Tom Evans said he and the ‘warrior’ toddler’s mother Kate James will meet with Alder Hey’s doctors this morning to discuss leaving the Liverpool hospital, claiming his son could survive for ‘months, possibly years’.

Alfie’s parents held another vigil at his bedside overnight and posted video and photographs of their son sleeping peacefully and even appearing to smile at one point.

Speaking this morning Mr Evans said: ‘For three days [since life support was withdrawn] there have been no problems with Alfie. He’s still breathing on his own and going strong. The nurse came in this morning said “wow”. He’s proving everyone wrong’.

He added: ‘It’s not a miracle – it’s a misdiagnosis. As I sit next to Alfie’s bedside, every second of every day, it encourages me more and more that he will live for ‘x’ amount of months, possibly years.’

Yesterday Court of Appeal judges rejected their plea for him to be flown to the Pope’s children’s hospital in Rome.

Mr Evans said they would not be going to the Supreme Court today to pursue their Italian plan and said: ‘We got rejected yesterday to go to Italy unfortunately. We could take it further, but would it be the right thing to do?

Mr Evans insists that because his son is still alive it proves doctors misdiagnosed him.

He said: ‘Alfie doesn’t need help now. Some people say it’s a miracle – it’s a misdiagnosis. He hasn’t woke up and he is a bit weak but we ask to go home.’

This picture of Alfie and his father sleeping in the background was posted on Facebook at midnight

This picture of Alfie and his father sleeping in the background was posted on Facebook at midnight

Alfie's mother Kate James posted another picture on a Facebook supporters' group last night

Alfie’s mother Kate James posted another picture on a Facebook supporters’ group last night

Q&A: CAN ALFIE EVANS BE SAVED? 

Can doctors end Alfie’s life against his parents’ wishes?

Alder Hey Hospital took Alfie’s case to the High Court and a judge agreed to allow them to end his treatment because it was not in his best interests.

The Court of Appeal, the Supreme Court and the European Court of Human Rights all rejected appeals by his parents, who believe they should have the final say on their son’s treatment.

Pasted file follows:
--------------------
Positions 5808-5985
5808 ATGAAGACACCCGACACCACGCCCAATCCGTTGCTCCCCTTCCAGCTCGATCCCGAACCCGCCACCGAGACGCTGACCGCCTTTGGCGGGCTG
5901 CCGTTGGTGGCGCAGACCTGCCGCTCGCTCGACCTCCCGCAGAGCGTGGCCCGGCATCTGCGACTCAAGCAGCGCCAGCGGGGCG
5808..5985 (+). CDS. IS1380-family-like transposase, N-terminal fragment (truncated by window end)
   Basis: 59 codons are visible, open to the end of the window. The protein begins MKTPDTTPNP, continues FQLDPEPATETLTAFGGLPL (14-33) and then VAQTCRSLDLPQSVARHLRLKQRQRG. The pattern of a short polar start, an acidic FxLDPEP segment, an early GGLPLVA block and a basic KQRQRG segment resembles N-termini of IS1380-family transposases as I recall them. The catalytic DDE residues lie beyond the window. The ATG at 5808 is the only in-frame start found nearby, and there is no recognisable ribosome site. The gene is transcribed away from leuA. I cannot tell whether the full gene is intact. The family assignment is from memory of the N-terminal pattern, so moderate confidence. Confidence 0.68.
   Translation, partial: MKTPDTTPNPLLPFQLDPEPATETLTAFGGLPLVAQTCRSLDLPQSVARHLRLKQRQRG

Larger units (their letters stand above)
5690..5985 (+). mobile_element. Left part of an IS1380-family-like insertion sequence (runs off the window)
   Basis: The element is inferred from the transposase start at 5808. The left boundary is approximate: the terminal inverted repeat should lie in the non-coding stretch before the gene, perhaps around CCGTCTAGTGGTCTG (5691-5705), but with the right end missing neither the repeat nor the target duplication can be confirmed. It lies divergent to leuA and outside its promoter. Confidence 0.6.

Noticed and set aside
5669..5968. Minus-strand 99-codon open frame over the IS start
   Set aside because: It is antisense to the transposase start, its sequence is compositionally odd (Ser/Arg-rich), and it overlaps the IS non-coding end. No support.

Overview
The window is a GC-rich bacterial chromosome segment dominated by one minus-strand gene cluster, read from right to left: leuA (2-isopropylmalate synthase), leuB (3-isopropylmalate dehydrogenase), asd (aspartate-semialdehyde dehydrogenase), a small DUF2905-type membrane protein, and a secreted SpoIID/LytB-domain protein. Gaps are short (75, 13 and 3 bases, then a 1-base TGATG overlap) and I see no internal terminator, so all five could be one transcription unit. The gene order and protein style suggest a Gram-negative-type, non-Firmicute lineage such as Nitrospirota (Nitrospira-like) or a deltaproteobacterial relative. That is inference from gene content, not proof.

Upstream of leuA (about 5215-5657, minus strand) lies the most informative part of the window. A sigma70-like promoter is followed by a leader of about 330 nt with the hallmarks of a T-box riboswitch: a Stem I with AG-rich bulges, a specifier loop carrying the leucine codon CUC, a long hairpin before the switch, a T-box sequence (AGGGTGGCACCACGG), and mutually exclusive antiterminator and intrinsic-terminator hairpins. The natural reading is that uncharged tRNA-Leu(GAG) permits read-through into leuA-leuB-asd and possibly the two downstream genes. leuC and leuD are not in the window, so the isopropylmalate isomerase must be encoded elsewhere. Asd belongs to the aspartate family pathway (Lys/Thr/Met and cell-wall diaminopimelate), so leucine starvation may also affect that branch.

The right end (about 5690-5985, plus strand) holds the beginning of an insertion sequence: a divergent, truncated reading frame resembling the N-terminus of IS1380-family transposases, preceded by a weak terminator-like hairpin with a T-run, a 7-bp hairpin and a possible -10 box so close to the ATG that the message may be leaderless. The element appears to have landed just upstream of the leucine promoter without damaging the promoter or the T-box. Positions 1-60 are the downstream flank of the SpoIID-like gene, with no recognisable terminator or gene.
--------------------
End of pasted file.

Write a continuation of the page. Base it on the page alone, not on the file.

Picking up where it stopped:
Can the doctors change their mind and not turn off his life support?

Yes. Alder Hey could go back to the High Court to stop the order they fought for this year – but it is highly unlikely.

The process of gaining a Consent Order could be done on an urgent basis and completed in less than two hours.

Experts have told MailOnline this is the only way he could travel to Rome for treatment.

Can the hospital stop his parents taking him out of the country without permission?

Yes. If doctors believe that any parent will cause suffering to their child, police can be called in to arrest them using Powers of Protection legislation.

In the case of young cancer sufferer Ashya King his parents faced a European Arrest Warrant after absconding with their son who was in hospital.

Alfie has been on a ventilator so would require a team of medical staff to move him and his equipment.

If parents still refuse to accept treatment should be withdrawn, can the hospital end it anyway?

Yes. Police could be called in to facilitate treatment being ended if parents were violently preventing it – although it is highly unlikely this would happen. Doctors are more likely to try to ‘persuade’ parents to let it happen.

If the parties remain at loggerheads for a long period the hospital could go back to court for an injunction and ask a judge to set a deadline for treatment to be withdrawn. 



Read more at DailyMail.co.uk